To the Editor:
Recently, my life's collection of jewelry was stolen from practically right under my nose. I write this letter in the hope it will make folks much more aware and careful than I have been.
I am an 83-year-old, hard-of-hearing widow who lives with her daughter and son-in-law in the Sonora area. None of us worried about locking doors until now that the proverbial horse was stolen from the barn.
On the day I speak of, I had gone to a doctor appointment and returned at midday. I took off a gold Celtic Cross necklace (a favorite piece) and placed it in a small bowl on my bookcase with some other gold chains. I also had a cherrywood, free-standing armoire which held the remainder of my jewelry. These pieces held sentimental memories for me. The armoire was present when I returned from my appointment because I had placed a pair of earrings in it.
About 4 p.m. that same afternoon, I returned to my room to find the armoire was missing, along with every piece of jewelry it contained. The gold chains were gone from the bowl, $200 in cash was stolen from my wallet that laid on my bed. Nothing else in the house was stolen.
Whomever committed this crime had to know exactly where I kept my jewelry, as well as the layout of the house (possibly a caregiver or housekeeper). I reported the problem to the sheriff's office. The deputy who answered my call said he would try, however, such crimes are very hard to solve.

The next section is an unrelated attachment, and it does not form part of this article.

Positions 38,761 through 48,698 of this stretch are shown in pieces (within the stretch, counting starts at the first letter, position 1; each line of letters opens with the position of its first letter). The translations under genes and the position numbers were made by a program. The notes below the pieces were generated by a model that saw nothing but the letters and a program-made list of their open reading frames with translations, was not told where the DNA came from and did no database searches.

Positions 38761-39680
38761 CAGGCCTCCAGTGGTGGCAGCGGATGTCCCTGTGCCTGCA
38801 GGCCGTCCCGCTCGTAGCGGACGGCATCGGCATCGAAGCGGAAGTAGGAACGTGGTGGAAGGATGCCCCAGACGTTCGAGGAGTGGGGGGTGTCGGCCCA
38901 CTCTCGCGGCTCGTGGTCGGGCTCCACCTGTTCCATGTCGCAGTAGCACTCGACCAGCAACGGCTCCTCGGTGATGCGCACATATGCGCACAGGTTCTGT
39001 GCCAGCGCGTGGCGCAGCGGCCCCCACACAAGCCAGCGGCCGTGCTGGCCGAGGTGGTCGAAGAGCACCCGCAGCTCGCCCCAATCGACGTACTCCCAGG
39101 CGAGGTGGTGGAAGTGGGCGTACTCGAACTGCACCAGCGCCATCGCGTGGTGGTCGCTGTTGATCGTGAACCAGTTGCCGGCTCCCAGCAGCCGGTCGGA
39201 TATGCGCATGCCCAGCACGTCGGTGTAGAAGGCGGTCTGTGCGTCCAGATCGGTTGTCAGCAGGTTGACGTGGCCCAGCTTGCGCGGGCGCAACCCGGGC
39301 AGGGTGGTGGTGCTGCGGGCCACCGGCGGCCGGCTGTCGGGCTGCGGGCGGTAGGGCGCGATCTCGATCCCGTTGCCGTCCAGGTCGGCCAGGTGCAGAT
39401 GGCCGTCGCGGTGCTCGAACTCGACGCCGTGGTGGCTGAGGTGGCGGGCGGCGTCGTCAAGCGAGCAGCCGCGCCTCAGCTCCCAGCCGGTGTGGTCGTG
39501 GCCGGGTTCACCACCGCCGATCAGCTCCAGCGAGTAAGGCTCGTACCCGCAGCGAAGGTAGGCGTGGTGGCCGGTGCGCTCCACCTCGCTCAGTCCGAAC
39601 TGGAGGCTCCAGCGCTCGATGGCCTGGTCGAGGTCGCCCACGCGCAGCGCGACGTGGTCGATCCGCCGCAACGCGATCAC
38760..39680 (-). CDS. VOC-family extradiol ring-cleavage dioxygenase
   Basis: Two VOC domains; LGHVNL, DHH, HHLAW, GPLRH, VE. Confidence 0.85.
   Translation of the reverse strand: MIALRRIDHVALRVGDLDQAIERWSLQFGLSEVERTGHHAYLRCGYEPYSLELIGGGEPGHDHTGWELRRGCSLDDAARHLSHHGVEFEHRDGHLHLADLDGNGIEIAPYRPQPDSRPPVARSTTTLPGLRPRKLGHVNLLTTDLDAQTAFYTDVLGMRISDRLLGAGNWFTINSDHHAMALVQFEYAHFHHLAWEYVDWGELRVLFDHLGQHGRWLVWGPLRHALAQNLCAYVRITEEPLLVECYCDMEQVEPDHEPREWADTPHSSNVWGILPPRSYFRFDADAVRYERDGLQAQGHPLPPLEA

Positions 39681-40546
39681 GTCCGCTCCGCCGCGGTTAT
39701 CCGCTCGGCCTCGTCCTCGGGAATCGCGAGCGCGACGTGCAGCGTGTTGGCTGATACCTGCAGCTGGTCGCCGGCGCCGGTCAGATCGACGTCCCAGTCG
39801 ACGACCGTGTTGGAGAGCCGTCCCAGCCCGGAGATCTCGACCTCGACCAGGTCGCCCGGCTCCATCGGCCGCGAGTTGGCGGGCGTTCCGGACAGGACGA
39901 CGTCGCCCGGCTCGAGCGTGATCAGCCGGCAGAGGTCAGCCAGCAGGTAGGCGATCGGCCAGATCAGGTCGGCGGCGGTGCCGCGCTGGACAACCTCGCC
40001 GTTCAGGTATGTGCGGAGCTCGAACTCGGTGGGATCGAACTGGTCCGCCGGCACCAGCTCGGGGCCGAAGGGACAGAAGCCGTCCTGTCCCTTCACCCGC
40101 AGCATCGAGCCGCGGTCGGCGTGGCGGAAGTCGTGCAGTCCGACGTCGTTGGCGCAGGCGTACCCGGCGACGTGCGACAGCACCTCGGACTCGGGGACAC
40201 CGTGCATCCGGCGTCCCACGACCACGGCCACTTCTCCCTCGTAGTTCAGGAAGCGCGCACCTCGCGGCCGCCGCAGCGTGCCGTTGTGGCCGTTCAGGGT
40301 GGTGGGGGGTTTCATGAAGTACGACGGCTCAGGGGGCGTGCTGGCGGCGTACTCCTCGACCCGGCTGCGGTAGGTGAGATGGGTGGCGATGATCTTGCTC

Victoria E. Harris
Andy’s True Value
To the Editor:
For decades, when I thought about Andy’s True Value, the name all ran together. Andy’s True Value was a hardware store where you could buy almost anything. Over the years, you could recognize the names of most of the employees because it seemed like they had always been there, just like the store. Andy’s had lots of stuff — from lumber to paint to petunias. It also had a good feeling. It was neat, but not too neat. It was big enough, shiny enough, and the employees all looked alert and clean-shaven, but once in a while you could tell someone was a little tired, a little grizzly — just like the rest of us. Andy’s True Value was a place that made you feel at home.
My wife and I were shopping at Andy’s, buying building supplies at 75 percent off. The same staff was there, but the spirit was gone. We embraced some of them and they cried. Suddenly 75 percent off felt lousy. As I looked around at the empty shelves and the solemn faces, I felt the true value of this store. Andy’s True Value was not its stuff, or its sales. Its true value was its employees, their attitude, their service, and the sense of family we all felt when shopping there. Andy’s ‘true value’ was its place in our community, in rural America; a place that is not always duplicated by bigger and better.
Thank you to Steve Anderson, your dedicated employees, and all that you have done to help make Tuolumne County such a great place to live. Your true value will be missed.